Ask a question from expert

Ask now

Nutrition and Society of the Aboriginal People

Consolidating understanding of social and environmental determinants of health as it relates to nutrition through community based research project.

8 Pages1671 Words312 Views
   

Added on  2023-06-13

About This Document

This report discusses the nutritional status of the indigenous Australians and the risk factors for childhood obesity among the aboriginals. It also highlights the causes, influencers, and long-term health implications of childhood obesity. The report concludes with public health initiatives to combat childhood obesity in the aboriginal population.

Nutrition and Society of the Aboriginal People

Consolidating understanding of social and environmental determinants of health as it relates to nutrition through community based research project.

   Added on 2023-06-13

BookmarkShareRelated Documents
Running head: NUTRITION AND SOCIETY OF THE ABORIGINAL PEOPLE
NUTRITION AND SOCIETY OF THE ABORIGINAL PEOPLE
Student ID:
Word count:
Name of the university
Author’s note
Nutrition and Society of the Aboriginal People_1
NUTRITION AND SOCIETY OF THE ABORIGINAL PEOPLE
Nutrition and Society
The Australian population of choice for this paper is the aboriginals and the Torre strait
Islanders people. The nutritional status of the indigenous Australians is greatly affected by the
geographical and the socioeconomic disadvantages. Poor nutrition among the indigenous
Australians is quite common risk factors for the aboriginals (Liu et al., 2012). This report aims to
discuss about the nutritional status of the indigenous Australians are greatly affected by the
geographical and the socioeconomic disadvantages. Poor nutrition among the indigenous
Australians is quite common risk factors for the aboriginals.
Childhood obesity
Child hood obesity can be defined as a clinical condition that affects the children and the
teenagers. It occurs when there is an excess accumulation of fat in the body. Whenever children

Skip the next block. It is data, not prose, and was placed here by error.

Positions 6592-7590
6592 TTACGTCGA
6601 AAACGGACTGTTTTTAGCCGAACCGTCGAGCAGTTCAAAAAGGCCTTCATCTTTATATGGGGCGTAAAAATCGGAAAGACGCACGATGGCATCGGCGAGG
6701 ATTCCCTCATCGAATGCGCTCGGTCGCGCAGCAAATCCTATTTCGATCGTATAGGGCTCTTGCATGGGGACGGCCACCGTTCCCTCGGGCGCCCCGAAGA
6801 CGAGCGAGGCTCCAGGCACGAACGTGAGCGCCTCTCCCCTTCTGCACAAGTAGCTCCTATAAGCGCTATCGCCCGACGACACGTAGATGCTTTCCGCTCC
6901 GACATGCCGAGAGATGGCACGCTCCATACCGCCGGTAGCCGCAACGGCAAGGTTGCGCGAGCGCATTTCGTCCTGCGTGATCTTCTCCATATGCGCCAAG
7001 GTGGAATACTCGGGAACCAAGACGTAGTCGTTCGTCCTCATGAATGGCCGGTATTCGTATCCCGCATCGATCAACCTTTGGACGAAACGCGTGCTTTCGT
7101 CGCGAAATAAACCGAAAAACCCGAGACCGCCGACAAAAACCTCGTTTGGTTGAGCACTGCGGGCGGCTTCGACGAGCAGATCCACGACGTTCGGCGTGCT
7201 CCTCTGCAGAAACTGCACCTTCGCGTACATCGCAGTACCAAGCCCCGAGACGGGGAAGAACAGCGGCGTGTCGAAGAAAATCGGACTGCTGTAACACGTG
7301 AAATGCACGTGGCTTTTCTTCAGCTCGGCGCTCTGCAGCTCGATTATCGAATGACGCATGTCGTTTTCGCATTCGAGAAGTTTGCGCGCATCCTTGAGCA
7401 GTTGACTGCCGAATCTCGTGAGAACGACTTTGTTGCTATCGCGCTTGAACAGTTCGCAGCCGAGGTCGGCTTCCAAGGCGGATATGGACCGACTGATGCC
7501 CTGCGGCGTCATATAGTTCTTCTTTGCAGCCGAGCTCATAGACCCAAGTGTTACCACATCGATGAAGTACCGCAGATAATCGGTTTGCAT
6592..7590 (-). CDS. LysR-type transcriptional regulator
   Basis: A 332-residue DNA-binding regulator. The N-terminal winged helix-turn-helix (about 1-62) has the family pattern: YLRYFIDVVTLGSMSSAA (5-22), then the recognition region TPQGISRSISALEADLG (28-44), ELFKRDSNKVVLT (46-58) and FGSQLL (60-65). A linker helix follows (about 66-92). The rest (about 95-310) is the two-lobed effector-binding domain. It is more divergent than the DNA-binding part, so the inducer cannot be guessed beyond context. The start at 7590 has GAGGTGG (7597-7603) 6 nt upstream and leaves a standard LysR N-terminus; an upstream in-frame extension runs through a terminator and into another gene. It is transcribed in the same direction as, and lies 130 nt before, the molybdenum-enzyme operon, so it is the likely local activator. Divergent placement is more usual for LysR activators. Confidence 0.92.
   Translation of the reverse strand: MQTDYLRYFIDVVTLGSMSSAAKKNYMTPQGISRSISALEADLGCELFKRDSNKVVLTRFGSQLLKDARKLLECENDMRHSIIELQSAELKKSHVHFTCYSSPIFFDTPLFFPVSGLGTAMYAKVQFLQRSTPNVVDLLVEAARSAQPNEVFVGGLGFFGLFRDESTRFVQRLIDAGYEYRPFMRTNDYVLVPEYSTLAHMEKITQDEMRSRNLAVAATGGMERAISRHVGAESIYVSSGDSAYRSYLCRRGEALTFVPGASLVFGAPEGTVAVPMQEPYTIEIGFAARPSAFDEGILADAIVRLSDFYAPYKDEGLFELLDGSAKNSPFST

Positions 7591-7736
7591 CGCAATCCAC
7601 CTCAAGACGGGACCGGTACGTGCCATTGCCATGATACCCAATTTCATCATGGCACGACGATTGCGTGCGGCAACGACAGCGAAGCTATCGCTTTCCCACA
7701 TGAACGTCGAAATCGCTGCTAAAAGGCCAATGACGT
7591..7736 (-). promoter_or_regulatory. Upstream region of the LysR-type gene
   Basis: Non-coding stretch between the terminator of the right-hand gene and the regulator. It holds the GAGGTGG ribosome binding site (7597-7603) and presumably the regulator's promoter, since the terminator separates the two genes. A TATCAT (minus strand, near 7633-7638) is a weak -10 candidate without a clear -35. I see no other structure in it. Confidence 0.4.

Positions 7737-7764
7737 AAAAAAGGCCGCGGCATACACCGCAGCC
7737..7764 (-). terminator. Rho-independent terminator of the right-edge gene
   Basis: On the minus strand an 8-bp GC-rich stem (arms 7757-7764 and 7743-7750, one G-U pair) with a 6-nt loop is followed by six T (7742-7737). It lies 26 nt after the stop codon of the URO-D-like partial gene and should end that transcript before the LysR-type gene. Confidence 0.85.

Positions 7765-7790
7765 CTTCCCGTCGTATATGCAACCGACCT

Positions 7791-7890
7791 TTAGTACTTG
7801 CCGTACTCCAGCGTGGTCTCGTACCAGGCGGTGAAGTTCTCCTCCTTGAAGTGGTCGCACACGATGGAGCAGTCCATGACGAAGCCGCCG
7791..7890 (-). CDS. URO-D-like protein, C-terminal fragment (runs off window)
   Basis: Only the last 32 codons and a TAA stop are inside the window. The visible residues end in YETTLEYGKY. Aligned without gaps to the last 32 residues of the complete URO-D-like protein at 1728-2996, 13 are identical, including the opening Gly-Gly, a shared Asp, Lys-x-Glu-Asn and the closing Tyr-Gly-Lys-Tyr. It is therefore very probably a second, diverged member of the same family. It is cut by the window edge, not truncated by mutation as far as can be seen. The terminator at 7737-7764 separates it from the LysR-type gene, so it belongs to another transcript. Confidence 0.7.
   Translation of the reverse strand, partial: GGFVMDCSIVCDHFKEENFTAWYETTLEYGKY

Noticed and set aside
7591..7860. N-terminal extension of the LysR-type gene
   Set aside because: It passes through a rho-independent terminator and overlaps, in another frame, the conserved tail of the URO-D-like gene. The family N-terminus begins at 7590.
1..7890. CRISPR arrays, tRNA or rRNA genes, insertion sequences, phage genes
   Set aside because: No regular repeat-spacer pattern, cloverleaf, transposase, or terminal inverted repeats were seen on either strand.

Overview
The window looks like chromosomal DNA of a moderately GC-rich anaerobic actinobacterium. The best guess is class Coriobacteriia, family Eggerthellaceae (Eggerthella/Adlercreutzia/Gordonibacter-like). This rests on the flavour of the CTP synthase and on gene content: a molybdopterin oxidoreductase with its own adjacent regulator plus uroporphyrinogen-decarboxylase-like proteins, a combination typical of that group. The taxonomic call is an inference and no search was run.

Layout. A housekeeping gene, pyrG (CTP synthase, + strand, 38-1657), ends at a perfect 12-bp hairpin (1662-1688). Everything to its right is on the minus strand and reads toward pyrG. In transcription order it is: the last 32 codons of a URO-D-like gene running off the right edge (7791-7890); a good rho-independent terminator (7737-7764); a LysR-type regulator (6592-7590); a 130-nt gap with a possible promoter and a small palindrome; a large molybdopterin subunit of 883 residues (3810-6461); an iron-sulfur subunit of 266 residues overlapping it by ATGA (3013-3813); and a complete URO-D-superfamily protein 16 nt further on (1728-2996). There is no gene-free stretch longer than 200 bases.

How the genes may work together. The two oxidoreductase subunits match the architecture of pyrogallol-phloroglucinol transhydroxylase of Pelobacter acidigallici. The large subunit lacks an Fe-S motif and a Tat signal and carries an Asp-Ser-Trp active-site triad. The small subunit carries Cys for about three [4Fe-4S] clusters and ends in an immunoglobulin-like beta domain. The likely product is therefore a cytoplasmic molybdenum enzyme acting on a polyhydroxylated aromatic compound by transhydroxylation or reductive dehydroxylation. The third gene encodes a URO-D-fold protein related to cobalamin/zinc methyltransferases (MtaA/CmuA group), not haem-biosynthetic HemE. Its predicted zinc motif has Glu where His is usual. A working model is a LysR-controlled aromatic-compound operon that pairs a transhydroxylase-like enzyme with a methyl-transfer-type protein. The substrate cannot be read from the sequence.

overshot that healthy weight trajectory, their weight becomes disproportionate to their height. If
obesity in the childhood is kept unchecked then it would finally lead to adult obesity (Liu et al.,
2012).
Causes of childhood obesity
Obesity in children can occur due to a number of factors like behavioral, biological, social,
psychological technical, environmental, economic and cultural factors (Gurnani et al., 2015).
Some of the common causes are lack of physical activities, unhealthy diets, genetic and
environmental factors (Liu et al., 2012). Although the culture and the trends of the aboriginal
Nutrition and Society of the Aboriginal People_2
NUTRITION AND SOCIETY OF THE ABORIGINAL PEOPLE
communities are quite different from that of the rest of the Australia, yet the societal trend have
greatly altered the nature of the play and the way children react to the environment.
As per the 2012-2013 health survey of Australia, that included the height and the weight
measurement, about 66% of the indigenous Australians aged 15 years have a high BMI score in
the obese range (37 % obese and 29 % overweight) ("Impact of overweight and obesity as a risk
factor for ...", 2018). Child hood obesity among the indigenous Australians varied
geographically. In the regional areas the obesity is as high as 40 % and the lowest in the very
remote areas.
Long term health implications
Some of the health risks for an obese child are high blood pressure, cholesterol (Pulgarón,
2013). Obese children are likely to develop cardiovascular problems, increased rate of impaired
glucose tolerance, type 2 diabetes and insulin resistance when they grow into adults. Breathing
problems like asthma and sleep apnea can also occur (Pulgarón, 2013).
Influencers of childhood obesity
Diet and life style
In the national health surveys consumption of fruits and vegetables were found to be lower
among the Indigenous Australians aged between 12 years (Valery et al., 2012). The Torres Strait
islanders were renowned to be high consumers of sea food. A particular concern is their daily
consumption of the sweetened snacks and high energy drinks (Schultz, 2012). Overweight
Nutrition and Society of the Aboriginal People_3

End of preview

Want to access all the pages? Upload your documents or become a member.

Related Documents
Nutrition Society and Public Health Report 2022
|12
|2131
|40

Inequity in Childhood Obesity: Indigenous vs Non-Indigenous Australians
|9
|2393
|64

Childhood Obesity in Australia: Inequity between Indigenous and Non-Indigenous Australians
|8
|2232
|5

Childhood Obesity: Indigenous Children and Health Disparities
|9
|2566
|70

First People Health in Australia Assignment 2022
|9
|3903
|15

NUTD 9226: Public Health and Community Nutrition
|28
|7044
|85